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Most Recent Customer Reviews
5.0 out of 5 stars A very in depth look into Why We Get Fat - A very interesting read
Great in depth look into the human body and why we are prone to get fat by eating too many carbs. The truth behind the misconception that carbs help us to lose weight. Read more
Published 23 hours ago by dajeanie
5.0 out of 5 stars OMG... you've got to read this
If you are trying to reduce or manage your weight, you should read this book. It is a real eye-opener and reveals many misunderstandings in the area of weight management.
Published 4 days ago by J. Cunningham
5.0 out of 5 stars Great
A+ product and service. Will use again. Good price, fast service. I cannot fault this transaction in any way. Thank you
Published 4 days ago by jacqui holtom
5.0 out of 5 stars Everyone should read it
Obesity is killing vast numbers of people and costing the world economies vast amounts of money. This book is a valuable contribution to understanding how individuals and... Read more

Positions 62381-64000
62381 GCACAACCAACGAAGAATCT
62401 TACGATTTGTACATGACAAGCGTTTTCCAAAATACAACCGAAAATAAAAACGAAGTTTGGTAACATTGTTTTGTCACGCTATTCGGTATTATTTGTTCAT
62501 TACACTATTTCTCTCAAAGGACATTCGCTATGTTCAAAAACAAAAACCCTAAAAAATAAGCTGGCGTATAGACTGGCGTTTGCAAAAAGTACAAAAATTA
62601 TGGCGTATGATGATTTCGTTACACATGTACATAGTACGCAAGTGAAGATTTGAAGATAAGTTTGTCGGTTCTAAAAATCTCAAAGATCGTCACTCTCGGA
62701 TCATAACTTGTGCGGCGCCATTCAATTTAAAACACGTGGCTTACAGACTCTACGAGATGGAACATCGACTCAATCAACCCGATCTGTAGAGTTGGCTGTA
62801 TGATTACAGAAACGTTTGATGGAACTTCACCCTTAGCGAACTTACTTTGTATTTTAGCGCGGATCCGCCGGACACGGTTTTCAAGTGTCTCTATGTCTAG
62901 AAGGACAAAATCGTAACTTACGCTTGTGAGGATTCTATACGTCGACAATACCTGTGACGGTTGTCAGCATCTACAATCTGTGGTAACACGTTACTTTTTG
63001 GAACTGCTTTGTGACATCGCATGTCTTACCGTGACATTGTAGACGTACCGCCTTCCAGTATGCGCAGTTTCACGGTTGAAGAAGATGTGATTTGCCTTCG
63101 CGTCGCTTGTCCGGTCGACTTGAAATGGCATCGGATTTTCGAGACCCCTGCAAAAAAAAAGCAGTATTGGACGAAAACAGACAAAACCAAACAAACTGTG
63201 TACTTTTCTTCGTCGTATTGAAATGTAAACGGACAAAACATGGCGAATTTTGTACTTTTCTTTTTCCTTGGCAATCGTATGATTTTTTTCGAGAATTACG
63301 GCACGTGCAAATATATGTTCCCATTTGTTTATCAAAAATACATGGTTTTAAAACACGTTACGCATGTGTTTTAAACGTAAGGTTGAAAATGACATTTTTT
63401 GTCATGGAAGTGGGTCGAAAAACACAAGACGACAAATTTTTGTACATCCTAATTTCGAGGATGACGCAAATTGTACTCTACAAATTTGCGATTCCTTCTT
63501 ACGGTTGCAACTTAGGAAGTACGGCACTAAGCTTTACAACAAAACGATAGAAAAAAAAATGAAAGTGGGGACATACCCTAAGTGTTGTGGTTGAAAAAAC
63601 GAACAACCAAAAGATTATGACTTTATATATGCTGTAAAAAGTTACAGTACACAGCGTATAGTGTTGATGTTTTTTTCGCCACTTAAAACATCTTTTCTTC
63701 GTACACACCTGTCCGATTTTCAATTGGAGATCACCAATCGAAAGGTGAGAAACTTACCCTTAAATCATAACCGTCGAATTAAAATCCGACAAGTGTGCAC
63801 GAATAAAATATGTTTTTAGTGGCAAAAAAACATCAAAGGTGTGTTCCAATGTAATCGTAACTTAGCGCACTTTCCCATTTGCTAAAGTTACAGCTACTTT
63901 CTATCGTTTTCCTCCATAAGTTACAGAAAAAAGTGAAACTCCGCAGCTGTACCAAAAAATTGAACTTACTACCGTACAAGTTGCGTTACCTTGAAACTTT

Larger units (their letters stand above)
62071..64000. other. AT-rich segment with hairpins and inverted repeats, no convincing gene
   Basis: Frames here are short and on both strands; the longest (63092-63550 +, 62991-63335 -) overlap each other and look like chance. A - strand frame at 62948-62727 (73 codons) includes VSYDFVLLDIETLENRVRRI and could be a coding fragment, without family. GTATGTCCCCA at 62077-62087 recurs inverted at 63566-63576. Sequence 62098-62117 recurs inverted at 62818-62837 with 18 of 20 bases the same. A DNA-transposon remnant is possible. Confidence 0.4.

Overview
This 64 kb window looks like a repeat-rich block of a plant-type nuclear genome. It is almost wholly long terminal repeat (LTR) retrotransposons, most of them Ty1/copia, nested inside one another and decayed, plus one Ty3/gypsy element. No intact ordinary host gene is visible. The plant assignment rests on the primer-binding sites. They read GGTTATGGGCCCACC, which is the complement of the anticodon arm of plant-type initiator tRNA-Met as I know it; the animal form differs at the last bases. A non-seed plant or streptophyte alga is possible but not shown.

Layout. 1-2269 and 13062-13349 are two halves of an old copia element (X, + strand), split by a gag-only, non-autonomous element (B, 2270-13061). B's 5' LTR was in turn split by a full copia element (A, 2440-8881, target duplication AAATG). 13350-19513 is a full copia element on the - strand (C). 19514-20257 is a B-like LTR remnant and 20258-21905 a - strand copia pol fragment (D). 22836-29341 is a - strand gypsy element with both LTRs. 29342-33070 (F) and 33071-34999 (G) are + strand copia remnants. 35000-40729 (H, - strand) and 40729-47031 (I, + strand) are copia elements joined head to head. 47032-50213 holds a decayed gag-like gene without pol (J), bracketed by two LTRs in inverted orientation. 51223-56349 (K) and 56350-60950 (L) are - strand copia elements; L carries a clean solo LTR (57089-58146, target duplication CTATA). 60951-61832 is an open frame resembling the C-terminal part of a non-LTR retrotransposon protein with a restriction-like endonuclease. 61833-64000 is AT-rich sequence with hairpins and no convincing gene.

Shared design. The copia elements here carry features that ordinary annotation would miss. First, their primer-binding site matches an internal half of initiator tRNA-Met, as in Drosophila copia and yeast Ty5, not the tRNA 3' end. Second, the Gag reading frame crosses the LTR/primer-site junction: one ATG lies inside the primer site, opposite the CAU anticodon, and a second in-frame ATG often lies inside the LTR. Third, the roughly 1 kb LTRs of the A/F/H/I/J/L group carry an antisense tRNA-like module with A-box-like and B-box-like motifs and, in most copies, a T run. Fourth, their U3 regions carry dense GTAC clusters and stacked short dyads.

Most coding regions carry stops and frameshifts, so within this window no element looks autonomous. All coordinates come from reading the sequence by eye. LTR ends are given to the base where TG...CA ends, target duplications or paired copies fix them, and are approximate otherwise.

Published 9 days ago by Peter
4.0 out of 5 stars Last piece of the puzzle for me.
I have celiac disease. Not by choice I've have to cut all grains, dairy products (except for ghee), sugar and legumes from my diet. Read more
Published 10 days ago by Rachael Harper
2.0 out of 5 stars Not really suitable for non-meat-eaters
The science seems convincing but there is no solution offered to creating a do-able low-carb diet without large amounts of meat. Read more
Published 1 month ago by Claire M
1.0 out of 5 stars what a load of bollocks
This diet book polemic is nothing but wishful thinking, wrapped in unjustified intellectual arrogance. Specious and highly subjective. Read more
Published 1 month ago by Zak
5.0 out of 5 stars Excellent
Clear, well written and well referenced. I would highly recommend this book if you want to know about the effects of sugar on your body. Read more
Published 1 month ago by Jessedi
2.0 out of 5 stars Nothing new
It's a bit of a laborious read and is very one sided argument which over simplifies a big problem. Basically it's cut out sugar .
Published 2 months ago by Bookworm
5.0 out of 5 stars Very informative
A great read. I enjoyed the tone the book was written in, rather than being preachy and repetitive as many books about food/diet are, it delivered the information in an unbiased... Read more
Published 2 months ago by Sarah Young